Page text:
Managers are people who do things right, while leaders are people who do the right thing. – Warren Bennis.
But what the “right thing is can cause quite a debate and who gets to decide what the right thing really is?
A leader encourages, leads by example, cares about the team and gives regular feedback. People need to be recognized and praised. A leader influences and inspires others to believe in themselves and to follow a vision for the future.
True leaders inspire others to greatness. In spite of what may seem the contrary, being a true leader in times of sacrifice and turbulence is even more important than in normal times.
Effective managers have an entrepreneurial approach that involves being passionate about their leaders vision. Their role is then to manage the execution through creating their own vision for the operational model. They then set the goals and deliver the results through their people.
There is a fine line between leadership and management. A line that is often shifting according to circumstance. If you are going to maximize growth and profitability in your organization that means that every manager must become an effective leader.
In reality if you are going to be responsible for the actions and results of others it just isn’t good enough to be only a manager. Effectively, managing is about leadership. Personally, I believe to be really effective a good leader must be a good manager and a good manager effectively must be a good leader. Most Irish businesses are owner managed so the two roles are synonymous, however they should not be considered the same even if done by the same person.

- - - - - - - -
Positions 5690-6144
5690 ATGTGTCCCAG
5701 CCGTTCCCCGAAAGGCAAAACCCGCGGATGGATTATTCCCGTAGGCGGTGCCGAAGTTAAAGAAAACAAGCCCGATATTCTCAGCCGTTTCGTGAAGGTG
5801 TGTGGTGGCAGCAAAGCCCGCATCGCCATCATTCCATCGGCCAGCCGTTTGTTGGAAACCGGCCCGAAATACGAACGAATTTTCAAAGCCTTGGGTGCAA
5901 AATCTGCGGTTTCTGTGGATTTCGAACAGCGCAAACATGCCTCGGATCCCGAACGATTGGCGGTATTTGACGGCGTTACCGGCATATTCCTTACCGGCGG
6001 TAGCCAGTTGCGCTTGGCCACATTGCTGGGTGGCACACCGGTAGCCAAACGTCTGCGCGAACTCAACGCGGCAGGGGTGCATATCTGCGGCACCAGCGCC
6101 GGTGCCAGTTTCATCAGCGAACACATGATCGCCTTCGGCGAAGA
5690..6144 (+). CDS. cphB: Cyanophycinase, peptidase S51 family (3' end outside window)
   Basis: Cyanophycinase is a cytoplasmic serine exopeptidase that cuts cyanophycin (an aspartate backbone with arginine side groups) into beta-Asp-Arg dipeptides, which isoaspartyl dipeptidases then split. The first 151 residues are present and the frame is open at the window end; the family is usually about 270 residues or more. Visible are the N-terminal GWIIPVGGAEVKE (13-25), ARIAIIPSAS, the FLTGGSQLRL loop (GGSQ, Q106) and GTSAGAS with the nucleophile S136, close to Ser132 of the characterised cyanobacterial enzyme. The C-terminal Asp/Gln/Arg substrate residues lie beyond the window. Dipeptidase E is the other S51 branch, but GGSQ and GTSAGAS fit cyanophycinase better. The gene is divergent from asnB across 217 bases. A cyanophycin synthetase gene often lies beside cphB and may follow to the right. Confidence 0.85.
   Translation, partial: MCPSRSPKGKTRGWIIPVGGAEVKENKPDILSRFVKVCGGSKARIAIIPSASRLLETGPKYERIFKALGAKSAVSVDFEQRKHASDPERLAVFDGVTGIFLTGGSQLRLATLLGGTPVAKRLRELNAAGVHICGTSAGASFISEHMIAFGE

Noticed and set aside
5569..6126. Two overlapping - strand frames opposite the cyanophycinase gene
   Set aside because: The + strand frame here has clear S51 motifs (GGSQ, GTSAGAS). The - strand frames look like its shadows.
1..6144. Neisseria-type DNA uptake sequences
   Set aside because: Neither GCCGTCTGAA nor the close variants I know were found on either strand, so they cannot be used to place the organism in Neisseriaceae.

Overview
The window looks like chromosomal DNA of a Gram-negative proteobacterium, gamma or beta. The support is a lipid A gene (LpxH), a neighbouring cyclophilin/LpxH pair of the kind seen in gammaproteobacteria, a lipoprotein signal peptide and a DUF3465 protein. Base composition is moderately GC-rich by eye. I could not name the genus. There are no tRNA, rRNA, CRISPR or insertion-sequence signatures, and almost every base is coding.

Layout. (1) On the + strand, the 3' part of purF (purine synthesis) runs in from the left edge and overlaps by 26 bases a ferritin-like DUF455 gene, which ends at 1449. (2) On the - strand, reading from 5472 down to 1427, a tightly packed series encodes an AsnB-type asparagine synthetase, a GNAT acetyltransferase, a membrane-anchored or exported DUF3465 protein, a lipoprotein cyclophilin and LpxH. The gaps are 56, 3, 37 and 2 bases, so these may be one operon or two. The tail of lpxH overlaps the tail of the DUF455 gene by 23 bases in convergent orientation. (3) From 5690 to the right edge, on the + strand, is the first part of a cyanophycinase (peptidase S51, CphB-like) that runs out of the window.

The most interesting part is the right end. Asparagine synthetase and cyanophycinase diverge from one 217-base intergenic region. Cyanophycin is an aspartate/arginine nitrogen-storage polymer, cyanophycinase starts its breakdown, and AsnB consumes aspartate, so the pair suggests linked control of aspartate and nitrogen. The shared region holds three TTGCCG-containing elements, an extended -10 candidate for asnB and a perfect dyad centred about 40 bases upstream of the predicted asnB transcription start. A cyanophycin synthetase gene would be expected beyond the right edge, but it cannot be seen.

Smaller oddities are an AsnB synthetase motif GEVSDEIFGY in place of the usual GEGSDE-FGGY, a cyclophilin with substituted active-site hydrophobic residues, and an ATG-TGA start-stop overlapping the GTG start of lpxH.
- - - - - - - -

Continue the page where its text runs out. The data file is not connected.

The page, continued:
Here is what Robert I. Sutton at the Harvard Business Review Blog said recently:
“I am not rejecting the distinction between leadership and management, but I am saying that the best leaders do something that might properly be called a mix of leadership and management. At a minimum, they lead in a way that constantly takes into account the importance of management. Meanwhile, the worst senior executives use the distinction between leadership and management as an excuse to avoid the details they really have to master to see the big picture and select the right strategies.
Therefore, harking back to the Bennis theorem I quoted above, let me propose a corollary: To do the right thing, a leader needs to understand what it takes to do things right, and to make sure they actually get done.”
When we glorify leadership too much, and management too little, there is great risk of failing to act on this obvious but powerful message.”
So, from my point of view I’d like to add to Warren Benis’s definition of a leader, and that is:
…. Leaders do the right thing AND do it at the right time (on time) and in the right way
What a pleasure it was to meet Warren Bennis at the Best Practices in Leadership Development Summit in San Diego Nov 2009.
I met with Warren for about 10 minutes. We chatted about various things. He was very complimentary about the work I am doing in Ireland. He has what I can only describe as a ‘warm’ presence. He oozes humility and imediately makes you feel that you have something valuable to offer. We exchanged a story. He listend to mine with eyes of an eight year old wanting to learn all about life right now. Warren is 82 years old yet makes you believe he is still growing up! He gave me the impression of the ultimate learner. He made my story seem so much more important than his and thanked me for the gift in telling him the story. My only regeret is that I was not as present for his story as he was for mine. This was not helped by the fact that I was wondering if this was for real or a dream!
Thank you Warren, your gift of your time and your absolute presence was one of the best lessons in living leadership I have had for a long time.